- In the new heavens and new earth, people from every nation, tribe, and language will gather in jubilant adoration before the throne of Jesus (Revelation 7:9).
Yes, we have differences. Race, gender, age, and physical attributes are important parts of our human identity. God delights in diversity. He didn’t just create one kind of flower, or tree, or dog. He didn’t merely create male— but male and female. He rejoices in the vast diversity of His creation, including human diversity. So should we. We should celebrate it, but we should always, always, remember first what we have in common— what unifies us. All of us are of God’s workmanship and bearers of His image. All of us are precious in God’s sight. He gave His one and only Son so that whosoever believes in Him would not perish, but have everlasting life (John 3:16). This knowledge must shape our attitude toward every single person. It is powerful, beautiful, and life-affirming. It fosters peace, harmony, and social flourishing.
God delights in diversity. He didn’t just create one kind of flower, or tree, or dog.
Here’s the powerful thing: The Biblical worldview affirms both unity and diversity. Today, our postmodern culture values diversity, but not unity. An idolatrous form of racialism or tribalism is on the rise. Human identity is increasingly viewed through the lens of what are now called “identity groups” of race, gender, or sexual orientation. It is increasingly common for people to preface comments by saying, “As a white, cisgender male,” or, “As a black lesbian female,” as if that somehow defines them. “Diversity” has taken on an almost totemic significance, yet we are rapidly losing the ability to affirm what unites us. That is what we desperately need today— a passionate assertion of what unites us as human beings.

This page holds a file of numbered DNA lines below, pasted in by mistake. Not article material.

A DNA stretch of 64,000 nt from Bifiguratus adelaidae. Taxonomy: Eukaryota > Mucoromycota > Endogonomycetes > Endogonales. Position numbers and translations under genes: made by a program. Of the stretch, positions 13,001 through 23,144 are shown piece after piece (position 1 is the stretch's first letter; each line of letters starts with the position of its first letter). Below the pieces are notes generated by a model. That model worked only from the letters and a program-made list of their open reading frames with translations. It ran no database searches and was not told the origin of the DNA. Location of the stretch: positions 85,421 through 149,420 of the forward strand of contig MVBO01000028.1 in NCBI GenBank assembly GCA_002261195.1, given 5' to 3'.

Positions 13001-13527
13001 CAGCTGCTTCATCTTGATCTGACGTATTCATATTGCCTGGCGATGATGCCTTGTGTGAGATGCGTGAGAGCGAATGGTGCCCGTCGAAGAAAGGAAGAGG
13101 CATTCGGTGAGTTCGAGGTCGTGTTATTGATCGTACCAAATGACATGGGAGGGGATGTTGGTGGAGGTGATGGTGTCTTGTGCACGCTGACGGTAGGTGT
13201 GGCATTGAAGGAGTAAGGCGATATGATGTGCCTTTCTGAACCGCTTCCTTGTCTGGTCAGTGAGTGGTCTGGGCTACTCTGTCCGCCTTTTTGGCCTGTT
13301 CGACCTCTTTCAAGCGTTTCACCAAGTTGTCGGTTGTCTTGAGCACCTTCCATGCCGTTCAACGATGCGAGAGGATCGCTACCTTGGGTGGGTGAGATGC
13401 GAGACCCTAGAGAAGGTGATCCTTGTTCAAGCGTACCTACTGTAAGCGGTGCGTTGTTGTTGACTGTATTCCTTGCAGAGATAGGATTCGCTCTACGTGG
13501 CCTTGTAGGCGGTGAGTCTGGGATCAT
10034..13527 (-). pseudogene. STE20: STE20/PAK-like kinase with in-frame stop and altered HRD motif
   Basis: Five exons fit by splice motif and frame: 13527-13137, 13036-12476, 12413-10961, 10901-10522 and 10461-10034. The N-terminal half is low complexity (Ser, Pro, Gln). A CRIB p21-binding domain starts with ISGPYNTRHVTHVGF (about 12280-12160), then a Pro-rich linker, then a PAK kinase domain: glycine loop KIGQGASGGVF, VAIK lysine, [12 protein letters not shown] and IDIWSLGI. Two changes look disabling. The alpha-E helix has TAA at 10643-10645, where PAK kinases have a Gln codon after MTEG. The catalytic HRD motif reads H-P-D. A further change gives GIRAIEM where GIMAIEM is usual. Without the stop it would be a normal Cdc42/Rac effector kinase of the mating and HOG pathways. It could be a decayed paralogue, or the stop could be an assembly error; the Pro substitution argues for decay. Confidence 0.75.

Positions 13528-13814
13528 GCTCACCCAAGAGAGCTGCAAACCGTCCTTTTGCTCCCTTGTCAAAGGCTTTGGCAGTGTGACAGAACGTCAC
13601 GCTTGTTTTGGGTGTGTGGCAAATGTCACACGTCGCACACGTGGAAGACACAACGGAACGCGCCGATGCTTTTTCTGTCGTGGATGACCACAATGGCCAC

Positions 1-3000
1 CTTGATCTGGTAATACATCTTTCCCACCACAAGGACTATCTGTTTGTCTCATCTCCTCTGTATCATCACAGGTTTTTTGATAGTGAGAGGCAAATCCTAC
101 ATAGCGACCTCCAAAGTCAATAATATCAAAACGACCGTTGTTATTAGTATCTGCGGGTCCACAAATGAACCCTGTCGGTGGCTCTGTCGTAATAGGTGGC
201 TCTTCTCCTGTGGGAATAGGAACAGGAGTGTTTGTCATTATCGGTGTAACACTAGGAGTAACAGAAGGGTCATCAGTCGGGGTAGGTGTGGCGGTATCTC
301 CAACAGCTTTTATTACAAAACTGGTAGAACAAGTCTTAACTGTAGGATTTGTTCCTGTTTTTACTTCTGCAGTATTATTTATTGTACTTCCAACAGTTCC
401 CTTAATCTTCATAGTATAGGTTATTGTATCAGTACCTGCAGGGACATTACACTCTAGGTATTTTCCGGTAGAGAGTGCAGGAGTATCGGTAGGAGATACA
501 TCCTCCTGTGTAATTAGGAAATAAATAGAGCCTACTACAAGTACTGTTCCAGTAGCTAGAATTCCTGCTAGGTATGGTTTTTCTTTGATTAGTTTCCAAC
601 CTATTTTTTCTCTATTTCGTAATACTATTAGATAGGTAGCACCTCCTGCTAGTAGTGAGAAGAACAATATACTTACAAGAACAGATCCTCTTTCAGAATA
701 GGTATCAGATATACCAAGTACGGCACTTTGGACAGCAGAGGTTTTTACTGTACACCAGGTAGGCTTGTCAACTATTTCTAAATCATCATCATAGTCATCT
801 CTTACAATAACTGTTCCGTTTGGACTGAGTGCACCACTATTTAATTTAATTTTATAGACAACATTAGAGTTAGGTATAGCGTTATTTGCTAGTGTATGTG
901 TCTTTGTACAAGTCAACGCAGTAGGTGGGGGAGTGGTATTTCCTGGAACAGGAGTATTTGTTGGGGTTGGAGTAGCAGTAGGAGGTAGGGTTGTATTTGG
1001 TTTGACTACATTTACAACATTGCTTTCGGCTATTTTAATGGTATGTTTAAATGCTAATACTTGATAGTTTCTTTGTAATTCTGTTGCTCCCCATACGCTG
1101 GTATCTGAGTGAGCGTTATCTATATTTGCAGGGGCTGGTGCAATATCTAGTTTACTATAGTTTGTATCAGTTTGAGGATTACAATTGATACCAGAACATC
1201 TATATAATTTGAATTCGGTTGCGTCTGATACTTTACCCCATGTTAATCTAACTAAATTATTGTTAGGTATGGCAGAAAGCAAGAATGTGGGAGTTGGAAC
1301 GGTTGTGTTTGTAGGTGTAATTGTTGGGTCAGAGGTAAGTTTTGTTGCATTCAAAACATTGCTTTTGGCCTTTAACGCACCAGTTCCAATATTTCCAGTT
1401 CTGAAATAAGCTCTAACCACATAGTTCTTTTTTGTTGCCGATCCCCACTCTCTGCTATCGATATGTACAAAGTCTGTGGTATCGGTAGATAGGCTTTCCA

Only the Biblical worldview allows for this. God created us all, and, therefore, all lives matter. Don’t let yourself be shamed into thinking that asserting this is somehow insensitive or racist. It is not. It is a truthful, beautiful thing to say, and we need to keep saying it, and demonstrating it, boldly, creatively, and courageously each day, now more than ever. (continued…)
Ephesians 2:14-16 — For he (Jesus) himself is our peace, who has made the two groups one and has destroyed the barrier, the dividing wall of hostility... His purpose was to create in himself one new humanity out of the two, thus making peace, and in one body to reconcile both of them to God through the cross, by which he put to death their hostility. He came and preached peace to you who were far away and peace to those who were near.
Philippians 2:14-16a — Do everything without grumbling or arguing, so that you may become blameless and pure, “children of Godwithout fault in a warped and crooked generation.” Then you will shine among them like stars in the sky as you hold firmly to the word of life.
O God, who made us in your likeness, and who loves all whom you have made; teach us the unity of your family and the breadth of your love. By the example of your Son, Jesus Christ our Savior, enable us, while loving and serving our own, to enter into the fellowship of the whole human family. Forbid that, from any pride of race or hardness of heart, we should despise or injure anyone for whom he died. In the name of Jesus we pray. Amen.
–Lutheran Service Book and Hymnal, Augsburg Publishing House, 1958, (#50), edited.